Grootjans J, Krupka N, Hosomi S, Matute JD, Hanley T, Saveljeva S, et al. Epithelial endoplasmic reticulum stress orchestrates a protective IgA response. Science. 2019;363:993–8.
Adolph TE, Tomczak MF, Niederreiter L, Ko HJ, Bock J, Martinez-Naves E, et al. Paneth cells as a site of origin for intestinal inflammation. Nature. 2013;503:272–6.
Pott J, Kabat AM, Maloy KJ. Intestinal epithelial cell autophagy is required to protect against TNF-induced apoptosis during chronic colitis in Mice. Cell Host Microbe. 2018;23:191–202 e4.
Zhu X, Messer JS, Wang Y, Lin F, Cham CM, Chang J, et al. Cytosolic HMGB1 controls the cellular autophagy/apoptosis checkpoint during inflammation. J Clin Invest. 2015;125:1098–110.
Aden K, Tran F, Ito G, Sheibani-Tezerji R, Lipinski S, Kuiper JW, et al. ATG16L1 orchestrates interleukin-22 signaling in the intestinal epithelium via cGAS-STING. J Exp Med. 2018;215:2868–86.
Bel S, Pendse M, Wang Y, Li Y, Ruhn KA, Hassell B, et al. Paneth cells secrete lysozyme via secretory autophagy during bacterial infection of the intestine. Science. 2017;357:1047–52.
Patel KK, Miyoshi H, Beatty WL, Head RD, Malvin NP, Cadwell K, et al. Autophagy proteins control goblet cell function by potentiating reactive oxygen species production. EMBO J. 2013;32:3130–44.
Slowicka K, Serramito-Gomez I, Boada-Romero E, Martens A, Sze M, Petta I, et al. Physical and functional interaction between A20 and ATG16L1-WD40 domain in the control of intestinal homeostasis. Nat Commun. 2019;10:1834.
Pattingre S, Tassa A, Qu X, Garuti R, Liang XH, Mizushima N, et al. Bcl-2 antiapoptotic proteins inhibit Beclin 1-dependent autophagy. Cell. 2005;122:927–39.
Liang C, Feng P, Ku B, Dotan I, Canaani D, Oh BH, et al. Autophagic and tumour suppressor activity of a novel Beclin1-binding protein UVRAG. Nat Cell Biol. 2006;8:688–99.
Gannage M, Dormann D, Albrecht R, Dengjel J, Torossi T, Ramer PC, et al. Matrix protein 2 of influenza A virus blocks autophagosome fusion with lysosomes. Cell Host Microbe. 2009;6:367–80.
Beale R, Wise H, Stuart A, Ravenhill BJ, Digard P, Randow F. A LC3-interacting motif in the influenza A virus M2 protein is required to subvert autophagy and maintain virion stability. Cell Host Microbe. 2014;15:239–47.
Shi J, Wong J, Piesik P, Fung G, Zhang J, Jagdeo J, et al. Cleavage of sequestosome 1/p62 by an enteroviral protease results in disrupted selective autophagy and impaired NFKB signaling. Autophagy. 2013;9:1591–603.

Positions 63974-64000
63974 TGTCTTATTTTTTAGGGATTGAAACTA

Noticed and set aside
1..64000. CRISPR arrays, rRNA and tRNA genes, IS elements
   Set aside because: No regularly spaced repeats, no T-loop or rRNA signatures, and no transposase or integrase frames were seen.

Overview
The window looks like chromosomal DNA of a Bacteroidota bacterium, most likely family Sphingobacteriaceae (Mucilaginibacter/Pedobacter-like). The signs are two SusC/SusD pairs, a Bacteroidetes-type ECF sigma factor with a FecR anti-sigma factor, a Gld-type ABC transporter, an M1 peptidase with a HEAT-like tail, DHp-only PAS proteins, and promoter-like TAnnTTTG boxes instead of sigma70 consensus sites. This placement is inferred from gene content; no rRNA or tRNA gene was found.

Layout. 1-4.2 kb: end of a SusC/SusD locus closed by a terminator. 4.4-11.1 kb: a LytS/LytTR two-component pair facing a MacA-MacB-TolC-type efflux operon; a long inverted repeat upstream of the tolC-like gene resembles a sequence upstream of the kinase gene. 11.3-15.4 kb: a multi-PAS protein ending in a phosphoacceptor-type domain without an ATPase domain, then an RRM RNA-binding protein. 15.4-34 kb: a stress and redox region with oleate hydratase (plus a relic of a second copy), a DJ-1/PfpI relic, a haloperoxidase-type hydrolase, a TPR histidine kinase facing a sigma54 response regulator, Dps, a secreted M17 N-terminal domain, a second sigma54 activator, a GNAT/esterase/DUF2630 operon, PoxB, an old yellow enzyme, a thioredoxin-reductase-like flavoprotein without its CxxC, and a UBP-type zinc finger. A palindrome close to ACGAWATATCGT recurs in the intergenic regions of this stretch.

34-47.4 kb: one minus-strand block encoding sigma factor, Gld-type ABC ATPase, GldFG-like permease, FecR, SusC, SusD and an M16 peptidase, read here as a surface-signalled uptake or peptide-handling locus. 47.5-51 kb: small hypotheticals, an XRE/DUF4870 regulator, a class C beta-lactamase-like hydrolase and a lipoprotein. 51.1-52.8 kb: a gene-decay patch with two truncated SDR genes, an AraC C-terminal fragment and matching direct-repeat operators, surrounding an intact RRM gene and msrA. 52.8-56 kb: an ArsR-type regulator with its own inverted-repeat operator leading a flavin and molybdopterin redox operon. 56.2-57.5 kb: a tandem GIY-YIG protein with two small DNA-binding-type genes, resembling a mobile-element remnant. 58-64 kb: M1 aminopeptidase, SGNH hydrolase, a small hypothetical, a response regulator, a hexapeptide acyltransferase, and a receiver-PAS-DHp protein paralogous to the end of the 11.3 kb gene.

Taylor MP, Kirkegaard K. Modification of cellular autophagy protein LC3 by poliovirus. J Virol. 2007;81:12543–53.
Kyei GB, Dinkins C, Davis AS, Roberts E, Singh SB, Dong C, et al. Autophagy pathway intersects with HIV-1 biosynthesis and regulates viral yields in macrophages. J Cell Biol. 2009;186:255–68.
Gregoire IP, Richetta C, Meyniel-Schicklin L, Borel S, Pradezynski F, Diaz O, et al. IRGM is a common target of RNA viruses that subvert the autophagy network. PLoS Pathog. 2011;7:e1002422.
We apologize for omitting many great studies in this review due to lack of space. The selected studies are used as examples of the great complexity and breadth of autophagy studies. The authors laboratories are supported by US National Institute of Health grants R01 AI121244 (KC and VJT), R01 HL123340 (KC), R01 DK093668 (KC), R01 DK103788 (KC), R01 AI130945 (KC), R01 HL125816 (KC), R01AI099394 (VJT) and R01AI105129 (VJT), T32AI007180 and F31HL137304 (MDK) and pilot awards from the NYU CTSA grant UL1TR001445 from the National Center for Advancing Translational Sciences (KC) and NYU Cancer Center grant P30CA016087 (KC). The laboratories have also received recent support from the Faculty Scholar grant from the Howard Hughes Medical Institute (KC), Merieux Institute (KC), Kenneth Rainin Foundation (KC), Crohn’s & Colitis Foundation, and Stony Wold-Herbert Fund (KC). KC and VJT are Burroughs Wellcome Fund Investigators in the Pathogenesis of Infectious Diseases.
Conflict of interest
VJT is an inventor on patents and patent applications filed by New York University, which are currently under commercial license to Janssen Biotech Inc. KC has consulted for or received an honorarium from Puretech Health, Genentech, and AbbVie, Inc., has received research support from Puretech Health and Pfizer, Inc, and has a provisional patent, US Patent Appln. No. 15/625,934.
Publisher’s note Springer Nature remains neutral with regard to jurisdictional claims in published maps and institutional affiliations.
Edited by F. Pentimalli
About this article
Cite this article
Keller, M.D., Torres, V.J. & Cadwell, K. Autophagy and microbial pathogenesis. Cell Death Differ 27, 872–886 (2020). https://doi.org/10.1038/s41418-019-0481-8
This article is cited by
Journal of Experimental & Clinical Cancer Research (2021)
Discover Oncology (2021)
Cellular and Molecular Life Sciences (2021)
Cell Death & Differentiation (2020)